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Work is set to start on Adani’s controversial $16 billion Carmichael coal mine in northern Queensland despite the Indian mining giant still needing to find $2.5 billion in funding.

The company’s chairman, billionaire businessman Gautam Adani, announced on Tuesday he had signed off on the Galilee Basin mega mine.

“I am proud to announce the project has Final Investment Decision (FID) approval which marks the official start of one of the largest single infrastructure – and job-creating – developments in Australia’s recent history,” Mr Adani said in a statement.

Pre-construction work on the project, which will be the biggest in the southern hemisphere when finished, is expected to begin in the September quarter.

Federal Resources Minister Matt Canavan and Queensland Premier Annastacia Palaszczuk lauded Adani’s investment decision as beneficial to the entire state.

“It is the first time we have opened up a coal basin in 50 years and if we can get it going, it will open more projects,” Mr Canavan said at the opening of Adani’s Townsville offices.

Opponents were quick to highlight the company’s significant debts and warned it still needs to secure billions of dollars in funding for the project.

Australia’s big four banks are yet to offer funding for the project, while the company has applied for a $900 million concessional loan from the Northern Australia Infrastructure Facility for a rail line to Abbot Point.

Federal Opposition Leader Bill Shorten welcomed the prospect of more jobs but criticised the coalition’s financial support for the mine.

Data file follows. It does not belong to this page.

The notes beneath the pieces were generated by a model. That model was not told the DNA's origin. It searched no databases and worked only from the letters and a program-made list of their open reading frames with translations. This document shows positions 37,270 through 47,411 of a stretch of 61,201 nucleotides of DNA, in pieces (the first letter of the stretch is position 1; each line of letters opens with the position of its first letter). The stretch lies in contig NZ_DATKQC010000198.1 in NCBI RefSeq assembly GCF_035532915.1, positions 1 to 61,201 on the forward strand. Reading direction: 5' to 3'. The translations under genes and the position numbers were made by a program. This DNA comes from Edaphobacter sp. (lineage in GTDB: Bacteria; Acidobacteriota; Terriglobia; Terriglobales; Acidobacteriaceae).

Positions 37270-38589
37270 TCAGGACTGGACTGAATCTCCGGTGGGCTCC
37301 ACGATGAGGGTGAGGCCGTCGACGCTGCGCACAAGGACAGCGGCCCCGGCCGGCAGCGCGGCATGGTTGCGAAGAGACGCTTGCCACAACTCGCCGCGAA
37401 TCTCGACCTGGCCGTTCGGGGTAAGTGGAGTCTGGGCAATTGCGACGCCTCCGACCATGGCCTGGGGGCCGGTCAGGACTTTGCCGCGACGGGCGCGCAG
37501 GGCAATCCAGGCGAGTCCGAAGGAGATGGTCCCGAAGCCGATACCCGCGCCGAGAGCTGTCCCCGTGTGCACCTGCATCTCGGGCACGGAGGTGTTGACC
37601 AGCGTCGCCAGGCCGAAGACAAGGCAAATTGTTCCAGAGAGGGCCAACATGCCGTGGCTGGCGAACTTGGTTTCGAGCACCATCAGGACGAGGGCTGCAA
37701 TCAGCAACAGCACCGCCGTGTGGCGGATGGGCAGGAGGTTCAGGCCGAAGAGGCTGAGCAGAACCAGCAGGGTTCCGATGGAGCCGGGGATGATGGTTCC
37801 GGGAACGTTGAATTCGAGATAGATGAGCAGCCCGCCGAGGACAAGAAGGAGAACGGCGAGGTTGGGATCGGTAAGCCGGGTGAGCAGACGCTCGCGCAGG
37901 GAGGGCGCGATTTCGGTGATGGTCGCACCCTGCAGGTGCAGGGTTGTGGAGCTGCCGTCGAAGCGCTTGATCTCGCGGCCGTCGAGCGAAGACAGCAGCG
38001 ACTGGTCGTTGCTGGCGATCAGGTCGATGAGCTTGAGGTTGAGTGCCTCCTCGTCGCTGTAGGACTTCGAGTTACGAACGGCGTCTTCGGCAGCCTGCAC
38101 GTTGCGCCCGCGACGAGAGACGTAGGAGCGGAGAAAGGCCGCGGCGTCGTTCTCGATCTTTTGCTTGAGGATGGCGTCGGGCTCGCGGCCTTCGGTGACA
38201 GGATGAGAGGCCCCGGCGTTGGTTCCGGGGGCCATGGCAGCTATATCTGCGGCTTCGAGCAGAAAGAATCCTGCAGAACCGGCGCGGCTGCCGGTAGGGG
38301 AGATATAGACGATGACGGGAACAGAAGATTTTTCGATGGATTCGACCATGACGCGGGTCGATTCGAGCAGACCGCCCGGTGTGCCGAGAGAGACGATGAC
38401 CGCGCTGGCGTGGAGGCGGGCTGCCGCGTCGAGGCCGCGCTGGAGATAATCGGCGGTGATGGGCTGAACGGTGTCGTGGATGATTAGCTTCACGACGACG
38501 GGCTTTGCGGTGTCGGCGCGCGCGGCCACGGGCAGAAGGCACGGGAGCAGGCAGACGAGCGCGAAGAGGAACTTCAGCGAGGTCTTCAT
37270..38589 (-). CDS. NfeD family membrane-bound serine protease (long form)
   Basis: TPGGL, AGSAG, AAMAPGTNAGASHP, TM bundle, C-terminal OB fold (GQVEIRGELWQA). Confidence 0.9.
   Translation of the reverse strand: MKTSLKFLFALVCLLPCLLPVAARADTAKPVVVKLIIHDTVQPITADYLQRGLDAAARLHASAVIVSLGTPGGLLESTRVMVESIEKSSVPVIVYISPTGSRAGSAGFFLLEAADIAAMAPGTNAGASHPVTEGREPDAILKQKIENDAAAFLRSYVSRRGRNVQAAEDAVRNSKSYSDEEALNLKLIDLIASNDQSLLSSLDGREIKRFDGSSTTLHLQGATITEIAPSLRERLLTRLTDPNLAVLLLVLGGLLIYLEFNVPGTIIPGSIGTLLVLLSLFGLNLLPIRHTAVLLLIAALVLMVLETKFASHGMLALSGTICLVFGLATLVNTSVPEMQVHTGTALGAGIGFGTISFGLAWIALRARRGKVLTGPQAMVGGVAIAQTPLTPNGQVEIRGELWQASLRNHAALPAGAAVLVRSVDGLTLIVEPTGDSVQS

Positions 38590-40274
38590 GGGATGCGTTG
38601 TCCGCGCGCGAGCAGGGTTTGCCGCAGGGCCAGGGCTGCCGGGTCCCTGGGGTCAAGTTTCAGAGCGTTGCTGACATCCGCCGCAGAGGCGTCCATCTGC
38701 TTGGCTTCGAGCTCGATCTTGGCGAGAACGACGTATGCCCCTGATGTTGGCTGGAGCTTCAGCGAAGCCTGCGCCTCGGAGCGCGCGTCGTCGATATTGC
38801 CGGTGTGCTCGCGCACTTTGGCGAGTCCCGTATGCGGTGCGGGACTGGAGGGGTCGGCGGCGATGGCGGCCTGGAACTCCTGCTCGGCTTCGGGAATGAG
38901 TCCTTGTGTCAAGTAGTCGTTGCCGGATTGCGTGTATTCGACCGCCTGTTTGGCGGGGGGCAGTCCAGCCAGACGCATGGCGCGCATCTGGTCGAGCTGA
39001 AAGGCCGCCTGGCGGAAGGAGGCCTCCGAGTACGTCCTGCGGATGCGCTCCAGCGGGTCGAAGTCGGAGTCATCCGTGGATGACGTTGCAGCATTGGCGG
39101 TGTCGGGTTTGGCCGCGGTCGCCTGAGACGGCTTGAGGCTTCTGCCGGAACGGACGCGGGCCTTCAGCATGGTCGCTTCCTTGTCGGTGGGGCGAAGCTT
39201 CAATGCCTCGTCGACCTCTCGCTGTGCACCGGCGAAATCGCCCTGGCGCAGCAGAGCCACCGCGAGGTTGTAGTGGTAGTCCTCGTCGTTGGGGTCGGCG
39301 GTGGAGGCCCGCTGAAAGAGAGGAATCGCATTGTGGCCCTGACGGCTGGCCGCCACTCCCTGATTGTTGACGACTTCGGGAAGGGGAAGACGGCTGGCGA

“I welcome the jobs but like all viable jobs the business should stand on its own without the commonwealth taxpayer taking the risk,” he said in Brisbane.

Queensland Greens Senator Larissa Waters said her party would establish a Senate inquiry to investigate the NAIF’s funding decisions.

“What we’ve seen is a $5 billion slush fund that now looks set to give $1 billion to Adani to build a rail line because the company can’t find their own money to do it,” she said.

Senator Waters said the state and federal governments were trading what remained of the Great Barrier Reef in favour of “holes in the ground” that would threaten thousands of reef jobs and harm the health of coal workers.

Her concerns are shared by indigenous land owners and environmentalists who fear the mine will further jeopardise the reef.
“Adani is yet to lure any financial institutions willing to bankroll the project, which is proving hugely unpopular with the Australian public,” Australian Conservation Foundation president Geoff Cousins said.

“If the federal government hands Adani $1 billion of public money … we will consider all avenues, including legal action, to stop it.”

The investment decision follows a major internal spat within the state Labor government over a plan to allow Adani to avoid paying royalties during the early years of the mine’s operation.

The government ultimately resolved a framework covering greenfield projects in the Galilee and Surat Basins and North West Minerals Province, that will ensure interest is paid on any deferred royalties.

Adani, which submitted its environmental impact statement more than six years ago, says the project will create 10,000 direct and indirect jobs, a claim challenged by opponents.

 

By Sonia Kohlbacher
 
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